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Remotely quantifying vegetation productivity: exploiting sun-induced fluorescence-photosynthesis relationships through field and modelling methods

Periodic Reporting for period 1 - FLUOPHOT (Remotely quantifying vegetation productivity: exploiting sun-induced fluorescence-photosynthesis relationships through field and modelling methods)

Período documentado: 2016-09-01 hasta 2018-08-31

The consequences of global change will largely depend on the future trajectory of primary productivity on Earth, being a critical driver in setting the upper limits of the planet’s carrying capacity. Earth observation is one of the most powerful tools available to assess the functioning and productivity of the Earth’s vegetation in response to its environment. This functioning and productivity in the biosphere are mainly driven by photosynthesis, the critical reaction sustaining life on Earth by converting atmospheric carbon into biomass.
Currently, it is not possible to measure the actual photosynthetic activity of the vegetation remotely. However, current improvements in Earth Observation technology allow the detection of a signal emitted directly from the photosynthetic machinery of plants: the sun-induced chlorophyll fluorescence (SIF). Due to latest imaging spectrometry the retrieval of SIF became a novel research area aiming at mapping SIF from a site-specific scale towards a global scale. The Fluorescence Explorer (FLEX) proposed within the European Space Agency’s (ESA) series of ‘Earth Explorer’ satellite missions will be launched in 2022 and detect terrestrial SIF. Flying in tandem with Sentinel-3, FLEX will take advantage of its optical and thermal sensors which will lead to an integrated package of measurements to assess plant health.
However, still some efforts are required for establishing well-funded relationships between SIF and photosynthesis under different plant physiological states. For this, FLUOPHOT’s main objective were to further improve the accuracy of plant productivity based on the remote SIF retrieval by establishing relationships between SIF emission and photosynthetic activity under different physiological plant conditions. An important knowledge deficit is the link between SIF and regulated protection mechanisms, a third energy dissipation pathway of vegetation to be taken into account for the energy balance.
The use of the full SIF spectrum in combination with the optical domain as indicators of photosynthesis and plant productivity has still not been fully exploited. For two years, FLUOPHOT focussed on this knowledge gap, and specifically on the remote observation of the photoprotection mechanisms at the leaf level. This information is required to obtain a better link between the sun-induced fluorescence and the actual photosynthesis of vegetation. In absence of physiological stress and under non-saturating light conditions, a more direct (linear) link between photochemistry and SIF emission might be established. However, in contrast, when stress occurs, photoprotection mechanisms are activated and controlled heat dissipation or non-photochemical energy quenching (NPQ) becomes more competitive in the energy dissipation balance. Thus, in order to establish the link between SIF and photosynthesis unambiguously, simultaneous measurements of the controlled energy dissipation mechanisms are needed. The in-depth identification and description of specific spectral contiguous signatures linked to the various photoprotection mechanisms are still poorly understood, especially from a proximal or remote sensing point of view.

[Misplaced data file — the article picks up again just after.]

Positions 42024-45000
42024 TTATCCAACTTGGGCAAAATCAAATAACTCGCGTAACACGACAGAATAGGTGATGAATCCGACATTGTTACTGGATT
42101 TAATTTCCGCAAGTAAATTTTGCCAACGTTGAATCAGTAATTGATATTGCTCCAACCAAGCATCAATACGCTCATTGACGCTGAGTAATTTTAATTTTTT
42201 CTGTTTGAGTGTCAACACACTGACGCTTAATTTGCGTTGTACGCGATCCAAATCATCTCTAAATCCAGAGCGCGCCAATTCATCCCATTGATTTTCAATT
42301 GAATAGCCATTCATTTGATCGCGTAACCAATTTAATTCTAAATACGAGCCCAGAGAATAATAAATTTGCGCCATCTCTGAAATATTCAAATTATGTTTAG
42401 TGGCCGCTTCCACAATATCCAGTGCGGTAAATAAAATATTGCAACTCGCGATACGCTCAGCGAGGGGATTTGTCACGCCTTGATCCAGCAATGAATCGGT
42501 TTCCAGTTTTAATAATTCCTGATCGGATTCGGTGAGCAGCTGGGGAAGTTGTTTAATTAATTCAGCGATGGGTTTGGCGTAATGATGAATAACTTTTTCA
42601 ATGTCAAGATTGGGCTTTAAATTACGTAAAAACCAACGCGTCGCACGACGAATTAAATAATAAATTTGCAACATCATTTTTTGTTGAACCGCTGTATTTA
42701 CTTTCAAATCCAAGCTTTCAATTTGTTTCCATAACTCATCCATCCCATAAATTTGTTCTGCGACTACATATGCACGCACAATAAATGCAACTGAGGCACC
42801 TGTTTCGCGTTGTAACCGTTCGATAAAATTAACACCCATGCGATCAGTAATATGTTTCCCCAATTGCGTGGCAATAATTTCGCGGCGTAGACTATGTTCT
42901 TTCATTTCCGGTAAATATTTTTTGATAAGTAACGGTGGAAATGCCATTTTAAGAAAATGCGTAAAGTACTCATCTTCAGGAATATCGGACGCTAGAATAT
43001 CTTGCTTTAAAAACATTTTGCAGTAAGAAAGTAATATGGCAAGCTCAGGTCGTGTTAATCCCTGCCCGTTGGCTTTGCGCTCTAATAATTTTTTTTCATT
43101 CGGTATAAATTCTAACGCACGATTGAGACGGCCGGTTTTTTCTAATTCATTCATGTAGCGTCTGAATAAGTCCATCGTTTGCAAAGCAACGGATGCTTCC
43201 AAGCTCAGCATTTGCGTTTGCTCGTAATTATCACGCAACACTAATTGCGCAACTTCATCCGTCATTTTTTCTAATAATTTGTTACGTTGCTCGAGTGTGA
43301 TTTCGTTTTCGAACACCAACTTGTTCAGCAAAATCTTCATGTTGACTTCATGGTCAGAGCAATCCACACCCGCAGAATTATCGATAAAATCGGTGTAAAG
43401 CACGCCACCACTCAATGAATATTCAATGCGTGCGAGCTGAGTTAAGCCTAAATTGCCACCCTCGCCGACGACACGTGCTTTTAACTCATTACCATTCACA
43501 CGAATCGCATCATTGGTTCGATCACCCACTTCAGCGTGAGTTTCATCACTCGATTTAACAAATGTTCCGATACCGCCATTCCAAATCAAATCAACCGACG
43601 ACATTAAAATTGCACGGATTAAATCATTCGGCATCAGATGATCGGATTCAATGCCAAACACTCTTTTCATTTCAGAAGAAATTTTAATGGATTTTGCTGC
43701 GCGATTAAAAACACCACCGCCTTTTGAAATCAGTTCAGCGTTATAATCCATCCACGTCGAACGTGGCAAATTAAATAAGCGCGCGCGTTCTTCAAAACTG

During the project, hyperspectral datasets at both the leaf and the canopy level were collected for several plant species, while monitoring the dynamical fluorescence and photoprotection mechanism during adaptation to high light intensity. In this way, the dynamical hyperspectral responses to plant physiological processes were assessed and interpreted.
Based on this experimental work, novel insights on the spectral behaviour of vegetation linked to the physiological processes were revealed. The in vivo occurrence of both quick and slowly activated photoprotection mechanisms could be identified from the optical data. The absorbance shifts in the range 500-780 nm are found to be strong and related to the organizational changes of the photosynthetic apparatus. With this, FLUOPHOT brought first insights in the remote observation of plant photoprotection, which is manifested over a wide spectral range of the optical domain. These findings might pave a way towards a further non-invasive spectral investigation of the non-photochemical energy quenching (NPQ) mechanisms, which is, in combination with F measurements, of a high importance for assessing plant photosynthesis in vivo and in addition from remote observations.
The spectral characterization of the NPQ mechanisms are, in combination with SIF retrieval, of a high importance for assessing vegetation photosynthesis from remote sensing. Both processes control the electron transport to the photosynthesis reaction centres and are therefore indispensable for the development of higher-level satellite mission products for the FLEX-S3 mission. FLUOPHOT’s results are in direct support of ESA’s FLEX/S3 tandem mission as they provide new insights in the functional behaviour of vegetation, detectable by remote observations. Future work will focus on the development of retrieval algorithms for obtaining biophysical parameters related to photosynthesis from proximal to airborne observations.
Considering FLEX’s unpreceded combination of spectral and spatial resolution, the benefits to societal and environmental applications of this innovative mission will be profound. FLUOPHOT’s results will however induce further steps in the optical understanding of plant physiological process measurable at different spatial scales at which vegetation monitoring is currently taking place.